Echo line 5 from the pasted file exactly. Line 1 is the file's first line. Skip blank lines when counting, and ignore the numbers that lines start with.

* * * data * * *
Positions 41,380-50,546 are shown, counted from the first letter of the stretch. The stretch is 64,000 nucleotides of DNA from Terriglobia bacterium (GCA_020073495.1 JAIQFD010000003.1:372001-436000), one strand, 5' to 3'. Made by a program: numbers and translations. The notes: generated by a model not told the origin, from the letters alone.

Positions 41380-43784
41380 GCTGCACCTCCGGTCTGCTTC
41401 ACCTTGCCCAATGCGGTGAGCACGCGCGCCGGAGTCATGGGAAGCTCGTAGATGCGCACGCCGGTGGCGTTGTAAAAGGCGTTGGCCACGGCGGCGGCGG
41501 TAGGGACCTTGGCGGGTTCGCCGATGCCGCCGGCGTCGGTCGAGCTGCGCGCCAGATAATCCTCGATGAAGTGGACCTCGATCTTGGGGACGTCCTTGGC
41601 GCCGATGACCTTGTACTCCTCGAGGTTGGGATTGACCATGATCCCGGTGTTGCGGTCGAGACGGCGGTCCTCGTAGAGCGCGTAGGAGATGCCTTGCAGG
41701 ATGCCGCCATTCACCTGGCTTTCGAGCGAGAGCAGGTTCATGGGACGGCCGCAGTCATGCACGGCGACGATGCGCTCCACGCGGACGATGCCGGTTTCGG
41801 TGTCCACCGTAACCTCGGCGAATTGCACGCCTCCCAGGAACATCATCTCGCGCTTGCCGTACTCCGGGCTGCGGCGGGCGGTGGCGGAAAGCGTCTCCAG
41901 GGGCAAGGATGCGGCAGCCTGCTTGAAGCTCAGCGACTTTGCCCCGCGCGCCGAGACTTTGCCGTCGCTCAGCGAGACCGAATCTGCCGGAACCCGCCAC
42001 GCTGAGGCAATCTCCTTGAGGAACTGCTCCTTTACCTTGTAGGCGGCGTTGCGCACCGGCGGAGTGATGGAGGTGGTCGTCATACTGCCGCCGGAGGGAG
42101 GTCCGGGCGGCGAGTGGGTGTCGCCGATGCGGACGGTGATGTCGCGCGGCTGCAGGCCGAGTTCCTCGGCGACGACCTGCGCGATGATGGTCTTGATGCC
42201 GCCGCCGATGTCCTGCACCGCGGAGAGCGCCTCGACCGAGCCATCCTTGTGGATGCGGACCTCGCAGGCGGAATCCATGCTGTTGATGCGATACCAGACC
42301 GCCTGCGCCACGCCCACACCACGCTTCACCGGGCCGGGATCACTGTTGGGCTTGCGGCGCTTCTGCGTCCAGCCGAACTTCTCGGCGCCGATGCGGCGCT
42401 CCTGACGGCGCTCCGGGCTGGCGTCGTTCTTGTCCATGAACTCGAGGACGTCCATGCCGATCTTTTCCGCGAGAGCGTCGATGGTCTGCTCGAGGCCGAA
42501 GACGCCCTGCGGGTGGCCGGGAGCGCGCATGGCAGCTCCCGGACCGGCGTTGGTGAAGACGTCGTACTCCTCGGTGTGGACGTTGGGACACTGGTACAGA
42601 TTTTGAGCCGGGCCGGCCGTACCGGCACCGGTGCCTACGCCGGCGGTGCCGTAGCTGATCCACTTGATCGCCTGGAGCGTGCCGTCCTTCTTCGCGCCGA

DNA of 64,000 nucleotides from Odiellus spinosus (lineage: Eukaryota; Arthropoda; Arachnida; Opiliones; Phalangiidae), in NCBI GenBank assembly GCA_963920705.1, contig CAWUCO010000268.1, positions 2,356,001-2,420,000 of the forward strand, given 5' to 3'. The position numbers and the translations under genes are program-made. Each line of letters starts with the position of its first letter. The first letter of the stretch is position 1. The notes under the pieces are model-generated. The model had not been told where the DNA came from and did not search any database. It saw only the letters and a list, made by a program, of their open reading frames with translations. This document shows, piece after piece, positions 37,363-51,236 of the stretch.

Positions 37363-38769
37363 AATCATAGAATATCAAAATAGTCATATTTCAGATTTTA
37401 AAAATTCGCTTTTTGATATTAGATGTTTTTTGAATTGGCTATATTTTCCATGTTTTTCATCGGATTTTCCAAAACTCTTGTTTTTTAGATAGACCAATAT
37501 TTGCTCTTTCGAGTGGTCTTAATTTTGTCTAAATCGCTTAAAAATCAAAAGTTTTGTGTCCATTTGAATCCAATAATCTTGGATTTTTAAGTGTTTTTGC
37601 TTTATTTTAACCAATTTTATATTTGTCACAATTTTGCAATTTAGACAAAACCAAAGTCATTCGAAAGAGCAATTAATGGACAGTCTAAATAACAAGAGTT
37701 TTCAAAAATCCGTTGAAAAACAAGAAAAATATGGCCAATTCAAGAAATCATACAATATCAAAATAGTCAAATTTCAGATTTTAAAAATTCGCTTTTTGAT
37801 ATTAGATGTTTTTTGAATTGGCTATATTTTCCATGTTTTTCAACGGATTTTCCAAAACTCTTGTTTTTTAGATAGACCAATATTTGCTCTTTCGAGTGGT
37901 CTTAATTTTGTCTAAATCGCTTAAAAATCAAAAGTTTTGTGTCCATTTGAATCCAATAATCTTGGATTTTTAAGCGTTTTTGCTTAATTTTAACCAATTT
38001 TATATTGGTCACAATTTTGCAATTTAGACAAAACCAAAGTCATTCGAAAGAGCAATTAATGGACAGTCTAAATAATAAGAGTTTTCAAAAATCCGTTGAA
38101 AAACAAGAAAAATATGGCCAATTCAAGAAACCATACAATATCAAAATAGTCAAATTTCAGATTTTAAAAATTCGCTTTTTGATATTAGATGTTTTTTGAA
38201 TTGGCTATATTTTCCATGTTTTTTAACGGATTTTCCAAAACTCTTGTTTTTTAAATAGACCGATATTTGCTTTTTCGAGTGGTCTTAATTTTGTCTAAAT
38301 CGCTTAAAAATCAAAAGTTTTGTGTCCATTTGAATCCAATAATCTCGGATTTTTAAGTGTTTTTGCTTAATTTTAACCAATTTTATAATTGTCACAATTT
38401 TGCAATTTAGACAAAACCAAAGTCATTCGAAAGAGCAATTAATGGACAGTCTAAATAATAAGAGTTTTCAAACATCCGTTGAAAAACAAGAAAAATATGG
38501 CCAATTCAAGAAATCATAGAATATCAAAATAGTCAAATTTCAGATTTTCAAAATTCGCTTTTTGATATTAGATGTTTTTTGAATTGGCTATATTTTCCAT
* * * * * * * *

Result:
41501 TAGGGACCTTGGCGGGTTCGCCGATGCCGCCGGCGTCGGTCGAGCTGCGCGCCAGATAATCCTCGATGAAGTGGACCTCGATCTTGGGGACGTCCTTGGC